for a high-value target when his Special Forces Operational Detachment
Alpha team was ambushed.
Traveling along a mountain road, his team's convoy took insurgent fire
from the right of their position as they neared a bridge -- across from
the compound they were to search.
Countering the small arms and machine-gun fire with the organic weapons
in their convoy, Sergeant Gutierrez added lethal gun and bomb passes
from F-15E and A-10 aircraft overhead. Once the initial contact seemed
finished, all became quiet according to the Sergeant. "We then
dismounted the convoy to conduct an assessment of the situation after
the air strike," he said.
ODA team crossed the bridge by foot to check houses in the compound,
and once again came under intense enemy fire - this time from three
sides of their position. Cut off from the heavy weapons in
their convoy and pinned down by
insurgent fire, the situation grew worse with each passing moment. The
team leader was incapacitated within minutes and another team member
was wounded and stranded in the enemy "kill zone." With the enemy
pressing for advantage, Sergeant Gutierrez went to work. He directly engaged and killed four
insurgents with his M-4 Carbine and
orchestrated eight strafing runs from A-10 aircraft onto multiple
targets threatening to overrun their location. The A-10 passes gave him and a team
member the opportunity to run in
and out of the "kill box" to retrieve their critically wounded
teammate. Consolidating the team's position,
Sergeant Gutierrez then directed
more than 70 close air support strikes over the next five plus hours
while repelling numerous attempts by insurgents to overrun their
position. His focus and technical battlefield expertise were deciding
factors to the team's survival - a fact born out by the operation's
final numbers. "I determined the enemy's positions
as fast as I could," he said. As he
continuously directed A-10 Thunderbolts, F-15 Strike Eagles and AH-64
Apache helicopters onto multiple targets surrounding their position,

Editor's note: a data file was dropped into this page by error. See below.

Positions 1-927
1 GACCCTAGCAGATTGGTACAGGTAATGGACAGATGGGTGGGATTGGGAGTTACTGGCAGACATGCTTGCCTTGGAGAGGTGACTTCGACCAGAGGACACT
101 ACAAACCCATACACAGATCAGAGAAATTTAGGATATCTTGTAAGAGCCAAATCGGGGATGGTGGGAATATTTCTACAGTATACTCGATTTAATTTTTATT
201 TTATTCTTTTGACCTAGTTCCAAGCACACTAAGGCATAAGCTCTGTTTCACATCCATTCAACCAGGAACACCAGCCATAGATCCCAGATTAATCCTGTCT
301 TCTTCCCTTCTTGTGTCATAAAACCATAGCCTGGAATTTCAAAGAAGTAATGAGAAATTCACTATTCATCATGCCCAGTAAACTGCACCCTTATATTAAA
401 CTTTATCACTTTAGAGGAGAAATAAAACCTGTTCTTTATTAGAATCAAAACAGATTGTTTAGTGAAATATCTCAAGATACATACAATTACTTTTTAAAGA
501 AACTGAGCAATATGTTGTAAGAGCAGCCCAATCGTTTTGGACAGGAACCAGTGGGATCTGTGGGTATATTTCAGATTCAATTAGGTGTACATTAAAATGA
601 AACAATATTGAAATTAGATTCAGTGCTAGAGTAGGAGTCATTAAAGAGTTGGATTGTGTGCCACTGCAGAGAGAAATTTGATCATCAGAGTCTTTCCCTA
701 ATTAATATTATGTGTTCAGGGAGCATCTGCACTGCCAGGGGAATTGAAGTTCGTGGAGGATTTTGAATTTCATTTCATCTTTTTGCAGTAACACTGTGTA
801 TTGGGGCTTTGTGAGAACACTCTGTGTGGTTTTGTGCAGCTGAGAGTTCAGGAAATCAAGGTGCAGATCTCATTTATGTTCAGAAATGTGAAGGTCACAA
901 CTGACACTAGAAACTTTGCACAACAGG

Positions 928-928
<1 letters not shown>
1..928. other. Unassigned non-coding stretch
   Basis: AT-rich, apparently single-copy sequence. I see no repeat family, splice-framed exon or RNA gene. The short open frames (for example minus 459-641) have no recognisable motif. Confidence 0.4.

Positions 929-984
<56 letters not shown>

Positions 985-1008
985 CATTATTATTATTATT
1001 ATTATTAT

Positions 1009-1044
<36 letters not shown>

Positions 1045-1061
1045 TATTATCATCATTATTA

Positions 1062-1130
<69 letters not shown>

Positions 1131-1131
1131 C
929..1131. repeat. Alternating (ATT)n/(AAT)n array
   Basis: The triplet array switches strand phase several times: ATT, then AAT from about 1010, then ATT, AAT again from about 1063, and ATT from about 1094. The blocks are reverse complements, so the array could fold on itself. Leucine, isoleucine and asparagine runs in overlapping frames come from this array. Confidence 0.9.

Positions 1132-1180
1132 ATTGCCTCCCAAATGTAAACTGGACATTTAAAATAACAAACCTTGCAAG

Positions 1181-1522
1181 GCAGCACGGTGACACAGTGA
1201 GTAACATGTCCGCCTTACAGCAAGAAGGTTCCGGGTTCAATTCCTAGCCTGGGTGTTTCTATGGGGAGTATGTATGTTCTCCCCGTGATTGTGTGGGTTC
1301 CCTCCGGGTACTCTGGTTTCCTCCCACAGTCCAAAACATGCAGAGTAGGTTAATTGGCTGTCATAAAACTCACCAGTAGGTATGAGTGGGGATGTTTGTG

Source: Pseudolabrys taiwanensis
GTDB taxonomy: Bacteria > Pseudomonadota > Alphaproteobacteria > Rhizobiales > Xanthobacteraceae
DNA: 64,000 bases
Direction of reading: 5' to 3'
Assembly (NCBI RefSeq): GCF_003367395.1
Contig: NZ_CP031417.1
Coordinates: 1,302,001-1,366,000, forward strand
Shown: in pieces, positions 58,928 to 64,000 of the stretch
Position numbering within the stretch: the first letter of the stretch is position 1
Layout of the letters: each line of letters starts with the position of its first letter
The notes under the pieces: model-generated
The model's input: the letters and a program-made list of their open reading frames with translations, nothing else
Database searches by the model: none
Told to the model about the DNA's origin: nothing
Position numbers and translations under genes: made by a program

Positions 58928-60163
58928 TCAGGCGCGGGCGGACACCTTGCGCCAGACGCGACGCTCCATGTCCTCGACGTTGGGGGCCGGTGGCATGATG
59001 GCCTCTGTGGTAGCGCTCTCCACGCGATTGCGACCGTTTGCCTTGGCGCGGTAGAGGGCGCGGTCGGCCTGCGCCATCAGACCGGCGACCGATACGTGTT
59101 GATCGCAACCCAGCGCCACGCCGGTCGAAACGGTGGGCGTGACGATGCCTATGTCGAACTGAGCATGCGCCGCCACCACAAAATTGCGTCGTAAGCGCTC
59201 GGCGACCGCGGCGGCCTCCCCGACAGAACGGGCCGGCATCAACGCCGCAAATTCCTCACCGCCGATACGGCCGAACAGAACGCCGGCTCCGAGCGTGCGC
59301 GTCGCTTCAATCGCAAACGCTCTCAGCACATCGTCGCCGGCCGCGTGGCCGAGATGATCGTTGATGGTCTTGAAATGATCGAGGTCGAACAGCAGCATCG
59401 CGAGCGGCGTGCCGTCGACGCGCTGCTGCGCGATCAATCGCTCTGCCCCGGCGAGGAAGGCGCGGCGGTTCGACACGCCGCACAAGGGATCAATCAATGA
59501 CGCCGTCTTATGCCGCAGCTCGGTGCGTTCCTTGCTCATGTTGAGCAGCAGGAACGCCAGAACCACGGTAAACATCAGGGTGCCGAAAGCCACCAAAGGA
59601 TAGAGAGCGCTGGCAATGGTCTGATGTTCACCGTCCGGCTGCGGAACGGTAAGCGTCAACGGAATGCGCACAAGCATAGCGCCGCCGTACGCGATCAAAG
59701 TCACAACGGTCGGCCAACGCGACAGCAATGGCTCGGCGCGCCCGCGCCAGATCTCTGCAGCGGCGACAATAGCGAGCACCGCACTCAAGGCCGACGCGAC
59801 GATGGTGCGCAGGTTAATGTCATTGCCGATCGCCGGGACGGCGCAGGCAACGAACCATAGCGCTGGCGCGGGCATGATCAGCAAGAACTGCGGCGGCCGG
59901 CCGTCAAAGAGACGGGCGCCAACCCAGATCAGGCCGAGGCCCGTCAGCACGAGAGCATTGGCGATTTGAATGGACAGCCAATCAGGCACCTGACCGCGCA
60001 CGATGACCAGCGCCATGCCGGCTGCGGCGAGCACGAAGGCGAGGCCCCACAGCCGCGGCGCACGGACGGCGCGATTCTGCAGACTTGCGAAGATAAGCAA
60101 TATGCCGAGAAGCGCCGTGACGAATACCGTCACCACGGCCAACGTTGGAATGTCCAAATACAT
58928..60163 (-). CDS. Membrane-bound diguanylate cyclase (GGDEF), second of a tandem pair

often with the enemy just meters away. Afterward, he used both A-10s and
UAVs, to keep the enemy at bay and
gain information on enemy positions, maintaining a protective fire
suppression blanket for his team from the air.
the battle subsided and the
area was secure, he called in two
medical evacuation flights for his wounded and fallen teammates.
During the engagement, Sergeant Gutierrez synchronized airstrikes,
utilized UAVs, and his team's organic firepower to effectively
incapacitate more than 240 insurgent enemy fighters, including the
"high-value target," the objective of the entire mission.
A senior leader from his unit said, "Sergeant Gutierrez's actions that
day epitomized the ethos of special tactics. He willingly risked his
life to save a teammate. He maintained his composure in the darkest of
circumstances and aggressively pursued the enemy using every asset at
his disposal. Sergeant Gutierrez is a warrior in every sense of the
Incidentally, Staff Sergeant Robert Gutierrez Jr. reenlisted in the
United States Air Force during his deployment to Operation Enduring
Freedom; pictured right
SSgt Robert Gutierrez Jr. reenlisting
President, as I mentioned
earlier, it was our privilege to honor these heroic Green Berets, who
were joined at the lunch by SSG Robert Gutierrez, Jr., an Air Force
special tactics Combat Controller who targeted airstrikes during the
mission. For his actions, he was awarded the Bronze Star Medal with
``V'' device for valor, a Purple Heart, and an Air Force
Combat Action Medal.
To Accompany the Award of the Bronze Star Medal (With Valor) to Robert
Staff Sergeant Robert Gutierrez,
Jr., distinguished himself by heroism as a Special Tactics Combat
Controller, 21st Expeditionary Special Tactics Squadron, Combined Joint
Special Operations Air Component while engaged in ground combat against
an enemy of the United States in Afghanistan on 6 April 2008. On that
day, Sergeant Gutierrez was attached to Army Special Forces Operational
Detachment-Alpha 3312 as a Joint Terminal Attack Controller, in support
of Operation COMMANDO WRATH. He provided critical Airmanship skills
during a violent 6 and a half hour battle against heavily armed and
entrenched enemy fighters. While approaching the objective, while
climbing near-vertical terrain, the assault force was ambushed by
anti-Coalition forces which pinned down the lead team on a 60-foot high
rock cliff and produced several friendly casualties. Sergeant Gutierrez
coordinated with the engaged element and directed lethal gun, missile,
and bomb attacks from AH-64s and F-15Es. Despite these strikes, the
attack intensified onto his team's position. Despite being struck twice
by 7.62 millimeter bullets in the helmet, Sergeant Gutierrez maintained
his calm demeanor and continued to prosecute targets. As the fight
continued, the insurgents shifted their efforts toward arriving
helicopters and engaged them with heavy fire. Sergeant Gutierrez